Customise the kernel command line

Customise the kernel command line

On Ubuntu Core 20/22, when using the default GNU GRUB bootloader, the kernel command line options can be customised without breaking the integrity of the UEFI Secure Boot mechanism (requires snapd 2.50+).

The kernel command line is formed from mode arguments set by snapd, a static element declared in the bootloader configuration script, and optional extra arguments.

For example, the run mode kernel command line is:

snapd_recovery_mode=run console=ttyS0 console=tty1 panic=-1

The recovery mode of a system labeled 20210512 would look like this:

snapd_recovery_mode=recover snapd_recovery_system=20210512 console=ttyS0 console=tty1 panic=-1

In the above examples, the mode arguments are snapd_recovery_mode and snapd_recovery_system. The static command line content for the grub bootloader is console=ttyS0 console=tty1 panic=-1 which is defined in the snapd source code.

Kernel command line files

The kernel command line can be customised by adding one of two possible files to the top level of the filesystem in the Gadget snap:

  1. Add a cmdline.extra file containing the extra kernel command line arguments, such as custom.option=1.

    These arguments are automatically appended to the command line:

    run mode:

    snapd_recovery_mode=run console=ttyS0 console=tty1 panic=-1 custom.option=1

    recovery mode of system 20210512:

    snapd_recovery_mode=recover snapd_recovery_system=20210512 console=ttyS0 console=tty1 panic=-1 custom.option=1

  2. Add a cmdline.full file containing the full kernel command line to replace the built-in static command line entirely.

    For example, if cmdline.full file has the following contents:

    # my custom option
    custom.option=1
    # use only ttyS0
    console=ttyS0
    

    The kernel command line will contain the following:

    run mode:
    snapd_recovery_mode=run custom.option=1 console=ttyS0

    recovery mode of system 20210512:

    snapd_recovery_mode=recover snapd_recovery_system=20210512 custom.option=1 console=ttyS0

Both kernel command line extension methods also apply to install mode.

The gadget snap can contain only one of cmdline.full or cmdline.extra; the presence of both files at the same time is treated as an error.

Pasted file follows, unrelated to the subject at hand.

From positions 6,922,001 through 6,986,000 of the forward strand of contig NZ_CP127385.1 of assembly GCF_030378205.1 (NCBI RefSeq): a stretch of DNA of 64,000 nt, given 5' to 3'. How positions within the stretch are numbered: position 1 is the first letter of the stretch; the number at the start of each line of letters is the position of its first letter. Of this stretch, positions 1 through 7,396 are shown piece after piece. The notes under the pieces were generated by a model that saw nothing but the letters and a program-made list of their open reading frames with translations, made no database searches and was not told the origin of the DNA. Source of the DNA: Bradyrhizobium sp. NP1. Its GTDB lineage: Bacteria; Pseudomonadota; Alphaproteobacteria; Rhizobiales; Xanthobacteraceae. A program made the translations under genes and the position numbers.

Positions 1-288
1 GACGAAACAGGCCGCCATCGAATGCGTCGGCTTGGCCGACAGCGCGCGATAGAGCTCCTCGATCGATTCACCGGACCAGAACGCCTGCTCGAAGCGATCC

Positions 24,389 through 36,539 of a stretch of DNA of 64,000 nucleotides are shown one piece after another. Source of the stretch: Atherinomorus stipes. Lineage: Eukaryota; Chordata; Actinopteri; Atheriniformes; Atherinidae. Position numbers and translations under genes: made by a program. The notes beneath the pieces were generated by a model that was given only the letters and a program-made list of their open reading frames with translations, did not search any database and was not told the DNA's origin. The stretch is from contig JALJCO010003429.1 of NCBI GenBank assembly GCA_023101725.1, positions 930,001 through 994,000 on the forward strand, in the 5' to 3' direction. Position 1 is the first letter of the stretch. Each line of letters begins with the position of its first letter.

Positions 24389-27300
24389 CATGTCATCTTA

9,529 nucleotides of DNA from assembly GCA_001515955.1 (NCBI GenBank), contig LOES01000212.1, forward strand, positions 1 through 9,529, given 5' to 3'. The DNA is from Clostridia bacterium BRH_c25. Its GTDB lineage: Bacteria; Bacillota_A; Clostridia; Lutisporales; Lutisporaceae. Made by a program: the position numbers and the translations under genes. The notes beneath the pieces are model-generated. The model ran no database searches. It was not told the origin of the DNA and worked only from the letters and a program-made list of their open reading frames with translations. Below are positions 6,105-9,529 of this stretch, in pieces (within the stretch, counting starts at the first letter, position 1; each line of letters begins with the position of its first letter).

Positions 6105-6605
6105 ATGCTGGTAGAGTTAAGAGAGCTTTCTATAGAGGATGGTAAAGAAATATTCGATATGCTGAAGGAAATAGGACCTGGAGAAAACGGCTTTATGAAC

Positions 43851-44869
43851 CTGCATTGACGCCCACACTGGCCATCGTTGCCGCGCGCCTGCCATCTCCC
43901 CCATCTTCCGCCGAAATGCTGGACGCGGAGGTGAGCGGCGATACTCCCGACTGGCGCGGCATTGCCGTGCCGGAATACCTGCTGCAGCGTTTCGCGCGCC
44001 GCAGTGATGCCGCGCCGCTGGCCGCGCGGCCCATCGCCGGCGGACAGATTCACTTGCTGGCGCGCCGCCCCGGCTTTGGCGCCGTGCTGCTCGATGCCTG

Extending the kernel command line using drop-in files is also supported on systems using the full disk encryption. See Full disk encryption for more details.

Customising the kernel command line

There are two general approaches to incorporate either of the above custom kernel command line files into an Ubuntu Core image.

The first requires that the snapcraft.yaml is edited to add the kernel command line file to the root of the gadget filesystem, using the dump plugin, for example.

The second is to modify an existing gadget snap directly, and this procedure is outlined below.

Splash screen configuration: Enabling the Ubuntu Core splash screen requires a modified kernel command line. See Splash screen configuration for details.

Modify an existing gadget snap

When building your own custom Ubuntu Core image, the gadget snap that you include can be modified manually to include the kernel command line file.

To do this, first retrieve the gadget snap you wish to use in the image. The following command, for example, will download the PC gadget snap with a base of core20:

$ snap download pc --channel=20/stable
Fetching snap "pc"
Fetching assertions for "pc"
Install the snap with:
   snap ack pc_115.assert
   snap install pc_115.snap

In the above example, the downloaded gadget snap is called pc_115.snap, but this will change according to revisions and architectures. You may even source your own gadget snap locally.

All snaps are compressed with the Squashfs filesystem and the gadget snap next needs to be decompressed locally with the unsquashfs command:

$ unsquashfs pc_20-0.4_amd64.snap